We have a lovely, shaded porch here in Key West with 2 comfy wicker chairs and a table - one for Bailey and one for me.
Even though I love to spend my time sewing, I hate to be stuck inside. I have been working on handstitching my silk block, and that I can do sitting outside, but that is slow going, and truth be told, I'm getting a bit bored.
For those of you that have followed my blog for a while, you know that I dabble with sketching whenever I come down here. Last year it lasted a week! Well, I am giving it a go again.
Let's call it Sketching version 2.0
I brought my markers and sketchbook with me, but I needed something to put them in. Here's the perfect mug that I bought for myself to hold the markers. It makes me feel like an artist.
I have the perfect place to sit and sketch
with my patient little buddy.
They love her here in Key West. Lots of people stop me on the street and ask to pet her.
I decided not to limit myself to a once a day sketch or a theme. I just want to experiment and have some fun. Structure and restrictions has never really worked for me. Let's see how it goes and how long it lasts. I'll keep sharing as I go, if you like.
I am posting this tutorial at the request of some of the women in my workshops. I learned to make continuous bias binding during my first quilting class. It was in 1992 and it was a 4 session class. The wallhanging we made was hand pieced, hand appliqued and hand quilted. Then we bound it with continuous bias binding. Although I don't do any hand piecing or hand quilting anymore, I do a bit of hand applique (fusible, of course) and I still make bias binding.
This is the Strip Ticket that I bought back then. I keep it in my book
case, peaking out a bit so I can always find it. On one side, there are
diagrams for cutting and stitching the fabric. On the other side are
the cutting dimensions depending on the binding width and length. I
wasn't sure if it was still available, but it is. Check your LQS, but
if they don't have it you can find it on line HERE.
To make your own bias binding, start with the correct size square, according to the Strip ticket.
Cut the fabric square
in half diagonally.
Place one triangle on top of the other, right sides together. Stitch them together with 1/4" seam.
Press open the seam and mark parallel lines as far apart as the width of the desired binding. (I use
Also make a mark 1/4" from the angled edges.
Pin the two edges together forming a tube, offsetting the marks by one row.
Sew with a 1/4" seam.
Press open the seam and cut on the line to make a continuous strip of bias binding.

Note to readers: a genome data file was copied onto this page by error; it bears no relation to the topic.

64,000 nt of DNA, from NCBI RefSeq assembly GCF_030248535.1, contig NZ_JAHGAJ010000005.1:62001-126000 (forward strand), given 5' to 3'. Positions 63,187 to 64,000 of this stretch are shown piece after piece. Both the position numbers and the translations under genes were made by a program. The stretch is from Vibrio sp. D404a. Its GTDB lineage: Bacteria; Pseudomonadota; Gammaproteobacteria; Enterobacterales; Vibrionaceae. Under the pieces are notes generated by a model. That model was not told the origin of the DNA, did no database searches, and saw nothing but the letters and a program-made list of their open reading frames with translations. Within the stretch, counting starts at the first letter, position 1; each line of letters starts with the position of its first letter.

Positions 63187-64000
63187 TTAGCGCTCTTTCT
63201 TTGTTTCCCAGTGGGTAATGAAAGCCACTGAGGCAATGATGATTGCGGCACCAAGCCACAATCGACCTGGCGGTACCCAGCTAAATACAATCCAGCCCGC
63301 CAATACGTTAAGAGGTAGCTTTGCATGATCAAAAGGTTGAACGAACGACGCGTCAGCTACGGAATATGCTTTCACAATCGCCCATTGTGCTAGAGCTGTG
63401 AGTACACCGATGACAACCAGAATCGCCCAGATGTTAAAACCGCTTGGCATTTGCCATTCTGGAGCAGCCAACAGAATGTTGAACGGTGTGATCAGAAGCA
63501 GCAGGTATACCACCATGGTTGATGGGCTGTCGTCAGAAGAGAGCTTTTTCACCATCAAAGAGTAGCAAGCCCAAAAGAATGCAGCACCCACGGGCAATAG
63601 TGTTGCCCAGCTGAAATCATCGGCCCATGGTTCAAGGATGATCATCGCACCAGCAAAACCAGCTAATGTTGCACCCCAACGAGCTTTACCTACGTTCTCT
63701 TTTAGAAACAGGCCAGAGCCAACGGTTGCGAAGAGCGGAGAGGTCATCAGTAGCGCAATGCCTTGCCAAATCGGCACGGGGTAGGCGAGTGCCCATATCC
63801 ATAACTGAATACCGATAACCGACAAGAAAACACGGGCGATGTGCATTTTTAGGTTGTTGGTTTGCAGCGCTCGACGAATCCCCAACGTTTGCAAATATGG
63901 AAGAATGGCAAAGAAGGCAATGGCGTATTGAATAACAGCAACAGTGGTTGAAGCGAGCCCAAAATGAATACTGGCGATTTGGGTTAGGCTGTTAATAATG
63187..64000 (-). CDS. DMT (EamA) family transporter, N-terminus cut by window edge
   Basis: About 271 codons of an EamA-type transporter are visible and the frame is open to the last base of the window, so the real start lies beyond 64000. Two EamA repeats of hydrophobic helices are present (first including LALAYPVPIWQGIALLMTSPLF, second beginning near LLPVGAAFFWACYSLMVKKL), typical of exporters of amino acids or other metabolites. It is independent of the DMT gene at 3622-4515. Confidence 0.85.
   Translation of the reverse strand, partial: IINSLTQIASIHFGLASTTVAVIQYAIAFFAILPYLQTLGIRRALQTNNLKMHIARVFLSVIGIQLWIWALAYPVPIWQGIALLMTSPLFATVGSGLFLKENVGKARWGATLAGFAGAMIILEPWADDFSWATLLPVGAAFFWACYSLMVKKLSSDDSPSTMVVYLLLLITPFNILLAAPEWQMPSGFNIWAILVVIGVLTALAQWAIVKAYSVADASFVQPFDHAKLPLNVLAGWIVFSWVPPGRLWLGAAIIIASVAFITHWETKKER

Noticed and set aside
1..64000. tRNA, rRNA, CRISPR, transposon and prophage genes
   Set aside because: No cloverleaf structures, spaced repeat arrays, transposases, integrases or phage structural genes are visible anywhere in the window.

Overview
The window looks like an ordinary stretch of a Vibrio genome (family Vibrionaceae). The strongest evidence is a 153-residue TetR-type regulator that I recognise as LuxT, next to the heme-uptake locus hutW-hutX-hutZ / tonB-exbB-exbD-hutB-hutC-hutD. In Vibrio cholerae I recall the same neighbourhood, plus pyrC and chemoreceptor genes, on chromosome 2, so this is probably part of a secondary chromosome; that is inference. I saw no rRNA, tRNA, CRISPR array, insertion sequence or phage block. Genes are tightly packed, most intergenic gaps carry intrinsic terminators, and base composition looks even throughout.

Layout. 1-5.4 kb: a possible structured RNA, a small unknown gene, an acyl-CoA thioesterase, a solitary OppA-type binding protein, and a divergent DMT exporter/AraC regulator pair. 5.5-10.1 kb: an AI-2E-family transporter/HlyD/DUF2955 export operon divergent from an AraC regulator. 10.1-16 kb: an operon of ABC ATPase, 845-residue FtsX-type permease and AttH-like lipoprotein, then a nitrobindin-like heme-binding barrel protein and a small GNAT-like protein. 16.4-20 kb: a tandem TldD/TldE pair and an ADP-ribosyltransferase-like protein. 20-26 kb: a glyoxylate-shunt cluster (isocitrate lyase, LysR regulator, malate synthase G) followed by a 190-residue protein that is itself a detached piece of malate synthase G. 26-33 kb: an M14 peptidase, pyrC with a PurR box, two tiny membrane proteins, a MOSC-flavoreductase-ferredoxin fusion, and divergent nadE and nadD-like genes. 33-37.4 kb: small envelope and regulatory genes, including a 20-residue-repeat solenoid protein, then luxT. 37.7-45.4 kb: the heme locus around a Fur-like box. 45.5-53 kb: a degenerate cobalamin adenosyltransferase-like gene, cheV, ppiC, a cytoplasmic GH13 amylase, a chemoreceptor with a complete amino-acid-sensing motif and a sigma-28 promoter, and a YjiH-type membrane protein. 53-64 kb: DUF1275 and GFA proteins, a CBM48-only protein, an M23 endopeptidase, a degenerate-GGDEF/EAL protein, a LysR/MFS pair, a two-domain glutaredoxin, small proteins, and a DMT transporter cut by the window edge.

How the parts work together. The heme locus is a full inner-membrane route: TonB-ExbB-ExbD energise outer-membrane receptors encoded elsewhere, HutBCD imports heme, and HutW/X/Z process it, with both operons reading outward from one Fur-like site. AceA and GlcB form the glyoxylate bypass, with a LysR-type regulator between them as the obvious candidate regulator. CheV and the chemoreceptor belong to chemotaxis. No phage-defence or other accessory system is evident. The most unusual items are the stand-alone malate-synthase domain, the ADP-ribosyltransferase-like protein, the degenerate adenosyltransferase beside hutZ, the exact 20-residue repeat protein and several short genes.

Fold the strip in half lengthwise and press.
Why use bias binding?
1. It is more durable for a quilt that will be used a lot and washed.
2. A striped fabric looks great when made on the bias.
This week I am focusing on houses. I walk or ride my bike with my buddy almost every morning and the scenery here is just fascinating. The architecture is so unique. There are several typical styles that are located on the main roads and all the little lanes. I love them all. And the colors can be just amazing, but if you want lots of space between your neighbor, this is not the place. Land is expensive, so you can practically reach out and touch the house next door.
A few years ago, I played with these house designs to make this fun folding fabric book:
There is a very stiff interfacing inside that makes it rigid enough to stand.
In my previous post, I shared the beginnings of my silk dupioni Storm At Sea quilt. I have been sewing away. I finished it today. It has been an up and down journey - a love and hate affair.
It has taken me much longer than I expected. Why is it when you are nearing the finish line, so many things can go wrong?
This layout was in my last post. I took my time putting it together. The paper makes it difficult to piece the blocks together. They slip. To get the most precise points, I baste them together first with the longest machine stitch on my machine. Then I go in and make adjustments, if necessary, by removing a section of the basting stitches.
This is how the main body turned out:
The patterns in the design really are starting to show now. Can you see the curved lines?
There are several options for finishing and I chose one that would accentuate one of the patterns:
I really love this layout. It really accentuates the curved medallion,but OOPS!, do you see my mistake in the upper left corner? Ratz! So I ripped and fixed and added the outer borders. Some very naughty words came out of my mouth as I realized I put one border on wrong side out and then when I went to rip it out, I realized I took off the wrong border. But finally the top is done. Yay!
I added the skinny colored border using scraps. It added just a little pop of color.
This is what tge back looked like when I was finished . The papers are all a bit ragged at this point.
I shorten the stitch length when stitching to the newsprint paper foundation.
This helps the paper to come off easily.
My set up here isn't conducive to quilting, so I will roll it up onto one of those swim noodles and try to come up with a plan to quilt it when I return to PA.
In the meantime, if you haven't done any paperpiecing and would like to try, I designed a simple little birdhouse quilt a bunch of years ago. You can get the free pattern HERE.